- Name also: Rat-tail Plantain, Broadleaf Plantain
- Family: Plantain Family – Plantaginaceae
- Growing form: Perennial herb.
- Height: 5–30 cm (2–12 in.). Stem leafless, with arching base–straight, round–slightly bristly, tough, pliant scape.
- Flower: Corolla regular (actinomorphic), yellowish brown, small, fused, 4-lobed; lobes membranous, with blunt tips, approx. 1 mm (0.04 in.) long. Calyx 4-lobed. Stamens 4, filaments long, anthers initially purple, later brown. Gynoecium fused, a single carpel. Carpels mature before stamens (protogynous). Inflorescence a dense, narrowly cylindrical spike.
- Leaves: In basal rosette, stalked. Blade ovate–elliptic, usually quite round–cordate-based, with entire margins–toothed, virtually glabrous, parallel-veined, thick, dark green.
- Fruit: Elliptic, glossy, greyish, circumscissile capsule.
- Habitat: Yards, lawns, roadsides, banks, paths, fields, pastures, waste ground, shores.
- Flowering time: July–September.
Greater plantain’s rise in Finland and practically everywhere that has a similar climate as one of the most common and abundant plants around inhabited areas is based on its astonishing ability to stand human turmoil. Its thickish, veined leaves can withstand being vigorously trampled, and the flowering stem that holds up the spike is even stronger than the leaves. Greater plantain is otherwise highly adaptable and diverse. The plant is able to cling on in cramped and dry cracks in the pavement or it can grow in verdant gardens with a dinner-plate sized rosette and a hand-span high inflorescence.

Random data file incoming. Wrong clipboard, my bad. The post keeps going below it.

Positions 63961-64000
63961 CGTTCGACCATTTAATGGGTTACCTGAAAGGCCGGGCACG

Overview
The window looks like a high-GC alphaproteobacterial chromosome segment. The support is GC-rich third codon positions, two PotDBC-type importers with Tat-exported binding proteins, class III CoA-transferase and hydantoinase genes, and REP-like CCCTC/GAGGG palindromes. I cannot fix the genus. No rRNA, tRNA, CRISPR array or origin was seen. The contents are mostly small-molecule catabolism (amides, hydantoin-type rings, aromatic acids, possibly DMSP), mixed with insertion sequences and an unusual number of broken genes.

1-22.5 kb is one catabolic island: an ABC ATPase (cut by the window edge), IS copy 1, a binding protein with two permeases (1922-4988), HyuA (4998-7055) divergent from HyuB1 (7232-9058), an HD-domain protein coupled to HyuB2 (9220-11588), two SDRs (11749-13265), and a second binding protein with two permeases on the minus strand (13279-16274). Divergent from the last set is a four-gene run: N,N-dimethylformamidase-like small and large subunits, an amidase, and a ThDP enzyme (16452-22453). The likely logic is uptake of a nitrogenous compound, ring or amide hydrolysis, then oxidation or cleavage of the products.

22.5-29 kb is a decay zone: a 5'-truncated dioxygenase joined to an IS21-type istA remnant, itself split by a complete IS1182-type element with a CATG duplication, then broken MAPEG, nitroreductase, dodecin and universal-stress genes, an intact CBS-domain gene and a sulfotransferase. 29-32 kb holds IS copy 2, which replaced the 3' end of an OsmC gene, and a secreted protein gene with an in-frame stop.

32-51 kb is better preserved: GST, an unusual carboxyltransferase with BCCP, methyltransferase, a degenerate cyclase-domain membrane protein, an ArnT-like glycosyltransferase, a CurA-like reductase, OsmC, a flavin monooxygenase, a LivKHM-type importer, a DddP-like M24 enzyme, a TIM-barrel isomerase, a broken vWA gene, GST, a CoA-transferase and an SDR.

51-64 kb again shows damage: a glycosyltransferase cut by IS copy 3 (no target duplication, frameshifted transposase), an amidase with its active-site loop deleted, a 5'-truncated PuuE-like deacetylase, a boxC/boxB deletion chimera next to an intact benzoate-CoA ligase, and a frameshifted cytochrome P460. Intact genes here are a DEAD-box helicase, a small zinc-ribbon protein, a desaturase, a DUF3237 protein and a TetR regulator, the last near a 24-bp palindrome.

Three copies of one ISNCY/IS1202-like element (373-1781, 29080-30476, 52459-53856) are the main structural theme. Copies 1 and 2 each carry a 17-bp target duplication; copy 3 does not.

Greater plantain creates an amazing amount of seeds, with a single plant producing over 20,000 in a summer, and it spreads equally efficiently with domestic animals, people and vehicles. The surface of the seeds becomes sticky when damp, so they stick easily and unnoticeably to passers-by. Native Americans named the plant after white men’s footprints because it spread throughout America wherever they went. In Finland it is known as ‘iron leaf’, which is probably in honour of its durability. It is also commonly known as ‘plaster leaf’ because it is a handy natural bandage: it softens slightly when it is crumpled, wet with spittle and pressed onto the wound. Infected wounds were earlier treated with greater plantain, whose leaves contain real antibiotics and anti-inflammatory compounds.
Greater plantain’s subspecies ssp. major grows in cultural places and has arrived in Finland with people, perhaps already with the first settlers. There is another species which is totally native to Finland, ssp. intermedia, which grows on coastlines with arching scapes, short spikes and leaves which are toothed at least from the base and altogether narrower than the subspecies that grow in yards.